Sony a9 II Offers Enhanced Connectivity for Professional Photographers


Sony listens. This company really does. And you can see evidence of that in its release of the Alpha a9 II, an important update to the flagship mirrorless camera that adds improved connectivity options that should appeal to professional sports photographers and photojournalists. While the main 24.2MP full-frame Exmor RS stacked full-frame CMOS sensor may be the same as its predecessor, an updated BIONZ X processor and front-end LSI enable a multitude of new functions that should allow pros to do their jobs faster and more effectively while enjoying the class-leading feature set that set the original model apart from the competition.

Sony Alpha a9 II Mirrorless Digital Camera
Sony Alpha a9 II Mirrorless Digital Camera

Improved Processing and Speed

A new BIONZ X and front-end LSI were required to add new functionality to Sony’s flagship mirrorless, and should result in faster, more precise autofocus and improved EVF display response times. This should result in more accurate tracking when subjects are moving fast or erratically—sounds like a solid change for professional sports photographers. The Fast Hybrid AF system uses a 693-point phase-detect array with 93% coverage to track subjects and should perform extremely well in all conditions, much like its predecessor.

Sony Alpha 9 II Sample Photos

Now, you can select the focus frame color and will be able to move the frame while the shutter is half-pressed in AF-C mode. Another significant improvement to usability comes in the form of AF tracking when shooting at f/16 when in Focus Priority mode and the option to focus with opened aperture just before exposure, for improved performance in low-light conditions. The a9 II also, unsurprisingly, supports the latest Real-time AF Tracking mode that helps maintain focus on fast-moving subjects and will include Real-time Eye AF for humans and animals.

Another speed-focused tweak comes to continuous shooting. While the a9 II still maxes out at an incredible 20 fps and still boasts no blackout, the mechanical shutter’s speed has been doubled to 10 fps and benefits from anti-flicker detection to ensure clean, bright exposures in less-than-ideal environments.

Better Build and Connectivity

For many, the most important changes have come to the design and connectivity options, both of which have been upgraded to fit the special demands of professionals in fast-moving situations. The overall build is similar to that of the just-announced a7R IV, including superior weather sealing.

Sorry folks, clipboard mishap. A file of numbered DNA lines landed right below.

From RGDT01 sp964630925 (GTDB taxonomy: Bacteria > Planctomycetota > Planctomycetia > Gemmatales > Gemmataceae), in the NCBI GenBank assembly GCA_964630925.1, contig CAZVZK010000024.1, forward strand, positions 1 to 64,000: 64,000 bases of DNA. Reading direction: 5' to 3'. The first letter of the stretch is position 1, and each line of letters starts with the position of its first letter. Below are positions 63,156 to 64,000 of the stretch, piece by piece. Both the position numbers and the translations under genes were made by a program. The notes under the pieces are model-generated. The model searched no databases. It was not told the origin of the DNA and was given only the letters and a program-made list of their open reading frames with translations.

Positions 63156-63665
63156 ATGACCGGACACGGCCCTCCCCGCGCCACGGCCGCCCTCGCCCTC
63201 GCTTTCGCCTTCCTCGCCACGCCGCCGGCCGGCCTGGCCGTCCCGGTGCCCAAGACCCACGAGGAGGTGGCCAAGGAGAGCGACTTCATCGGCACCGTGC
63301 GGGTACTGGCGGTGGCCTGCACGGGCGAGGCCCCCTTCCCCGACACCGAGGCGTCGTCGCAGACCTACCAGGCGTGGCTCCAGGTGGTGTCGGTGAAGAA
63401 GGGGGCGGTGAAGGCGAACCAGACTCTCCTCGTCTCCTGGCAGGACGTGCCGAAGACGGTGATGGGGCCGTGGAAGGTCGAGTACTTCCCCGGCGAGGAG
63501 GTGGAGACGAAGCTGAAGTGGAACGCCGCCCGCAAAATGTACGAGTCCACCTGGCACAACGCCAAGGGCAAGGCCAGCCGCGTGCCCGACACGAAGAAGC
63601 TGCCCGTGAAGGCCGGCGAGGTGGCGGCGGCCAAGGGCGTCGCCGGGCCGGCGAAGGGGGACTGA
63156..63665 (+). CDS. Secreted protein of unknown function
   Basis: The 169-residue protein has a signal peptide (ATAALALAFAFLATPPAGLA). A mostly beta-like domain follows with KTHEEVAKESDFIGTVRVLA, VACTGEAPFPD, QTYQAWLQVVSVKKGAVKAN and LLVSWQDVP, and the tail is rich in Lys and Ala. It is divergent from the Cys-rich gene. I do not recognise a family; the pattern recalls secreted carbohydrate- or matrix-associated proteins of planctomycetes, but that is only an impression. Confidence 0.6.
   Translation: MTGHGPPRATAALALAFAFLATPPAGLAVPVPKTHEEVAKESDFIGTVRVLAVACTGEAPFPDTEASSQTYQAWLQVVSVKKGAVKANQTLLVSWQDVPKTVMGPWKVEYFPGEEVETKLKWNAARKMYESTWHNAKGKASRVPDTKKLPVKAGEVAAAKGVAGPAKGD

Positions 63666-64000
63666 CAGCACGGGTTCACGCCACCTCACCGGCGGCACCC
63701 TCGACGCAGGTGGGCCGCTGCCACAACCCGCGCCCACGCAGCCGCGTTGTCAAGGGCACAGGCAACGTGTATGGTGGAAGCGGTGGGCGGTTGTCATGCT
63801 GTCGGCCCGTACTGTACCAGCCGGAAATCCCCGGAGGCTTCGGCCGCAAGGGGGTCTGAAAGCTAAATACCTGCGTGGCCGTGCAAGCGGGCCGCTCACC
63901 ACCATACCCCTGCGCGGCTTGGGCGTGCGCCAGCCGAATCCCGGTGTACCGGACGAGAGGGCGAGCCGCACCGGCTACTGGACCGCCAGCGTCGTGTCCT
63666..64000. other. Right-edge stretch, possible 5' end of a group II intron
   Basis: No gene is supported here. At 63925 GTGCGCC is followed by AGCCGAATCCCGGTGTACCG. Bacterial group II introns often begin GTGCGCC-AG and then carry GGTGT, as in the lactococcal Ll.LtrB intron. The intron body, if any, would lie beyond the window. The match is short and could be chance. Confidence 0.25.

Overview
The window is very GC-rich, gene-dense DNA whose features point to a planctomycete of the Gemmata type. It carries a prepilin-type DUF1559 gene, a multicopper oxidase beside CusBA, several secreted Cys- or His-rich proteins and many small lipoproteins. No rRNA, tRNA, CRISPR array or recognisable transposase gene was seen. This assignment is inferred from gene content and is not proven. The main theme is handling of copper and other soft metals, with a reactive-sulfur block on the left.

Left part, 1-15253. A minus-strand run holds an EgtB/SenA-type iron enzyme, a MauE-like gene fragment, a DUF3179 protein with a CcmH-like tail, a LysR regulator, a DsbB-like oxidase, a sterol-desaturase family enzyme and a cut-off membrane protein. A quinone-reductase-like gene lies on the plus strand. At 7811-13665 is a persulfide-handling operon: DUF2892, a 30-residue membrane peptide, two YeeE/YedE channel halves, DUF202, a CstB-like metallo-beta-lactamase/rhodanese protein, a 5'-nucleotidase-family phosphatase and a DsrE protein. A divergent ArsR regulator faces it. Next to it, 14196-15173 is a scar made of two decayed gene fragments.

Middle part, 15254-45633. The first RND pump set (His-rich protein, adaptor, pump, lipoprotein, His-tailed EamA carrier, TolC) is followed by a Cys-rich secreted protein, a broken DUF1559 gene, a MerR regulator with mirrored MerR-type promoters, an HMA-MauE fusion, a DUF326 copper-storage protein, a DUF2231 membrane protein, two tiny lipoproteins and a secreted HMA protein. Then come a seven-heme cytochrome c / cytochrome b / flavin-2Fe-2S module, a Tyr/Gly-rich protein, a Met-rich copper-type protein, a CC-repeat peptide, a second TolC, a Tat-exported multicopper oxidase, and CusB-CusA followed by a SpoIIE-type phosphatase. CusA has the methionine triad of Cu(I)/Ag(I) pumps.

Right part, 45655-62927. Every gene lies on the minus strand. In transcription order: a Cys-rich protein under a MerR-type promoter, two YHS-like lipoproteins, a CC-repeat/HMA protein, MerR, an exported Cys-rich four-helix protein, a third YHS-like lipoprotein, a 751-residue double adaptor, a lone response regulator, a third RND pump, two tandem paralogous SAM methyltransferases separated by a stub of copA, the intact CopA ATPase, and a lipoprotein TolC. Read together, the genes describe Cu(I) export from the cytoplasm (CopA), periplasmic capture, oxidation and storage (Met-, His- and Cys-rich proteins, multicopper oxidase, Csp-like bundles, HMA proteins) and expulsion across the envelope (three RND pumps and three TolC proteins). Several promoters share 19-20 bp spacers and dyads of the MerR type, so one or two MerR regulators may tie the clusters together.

You can see this on the redesigned battery and media slot covers, the redesigned lens lock button, and additional cushioning around the mount. Dials, buttons, and the joystick have all been improved for added comfort and reliability and a lock has been added to the exposure-compensation dial. The shutter itself has been enhanced, and is now rated to 500,000 exposures, with the in-body stabilization system getting a bump, to 5.5 stops. As for the EVF and rear LCD, these remain unchanged at 3.68m-dot for the OLED EVF, though now with a 120 fps refresh rate, and a 3.0" 1.44m-dot tilting touchscreen.

The real meat of this announcement is in connectivity, with plenty of changes being made to improve workflows. First, it’s worth mentioning that both SD card slots now support UHS-II for faster write speeds at all times. The a9 II gains the USB 3.2 Gen 1 Type-C connector, as well, for hassle-free connection to your computer. For those looking for advanced networking, the Ethernet port gets a serious boost to a 1000BASE-T speed for exceptionally fast image transfer and remote operation. Additionally, wireless now offers a 5 GHz band in addition to the standard 2.4 GHz option for less interference and faster speeds.

Automatic Voice-to-Text Conversion

To make the most of these faster speeds, the accompanying apps have been updated to match. For the wired LAN, the Remote Camera Tool app now has minimized release time lag and live view delays in addition to support for remote SD card formatting, FTP server switching, and changes to the still image storage destination. Imaging Edge Remote for desktop now supports the a9 II for PC Remote shooting via the Wi-Fi connection or tethered by the wired USB Type-C port. Improved data transfer control now makes it possible to transfer files from an SD card over Wi-Fi using the Imaging Edge Mobile app even when the camera is powered off. The Transfer & Tagging add-on app can send FTP setting parameters from your mobile device to the camera, offers automatic data upload to an FTP server with attached metadata, and can perform automatic voice-to-text conversion.

Automatic voice-to-text conversion leads us to the next new function: Voice Memos. This function should help photographers who need to send images as quickly as possible to editors back in the office, using the a9 II’s new FTP capabilities. Snap a photo and then quickly record up to 60 seconds to go along with the photo, ideally describing the situation for editors to grab and caption the image for publication. These .wav audio files can be attached to files and played when the images are reviewed. Using the Transfer & Tagging add-on on a smartphone, you can automatically or manually convert this audio into text to be embedded in the image’s metadata.

The Additional Functions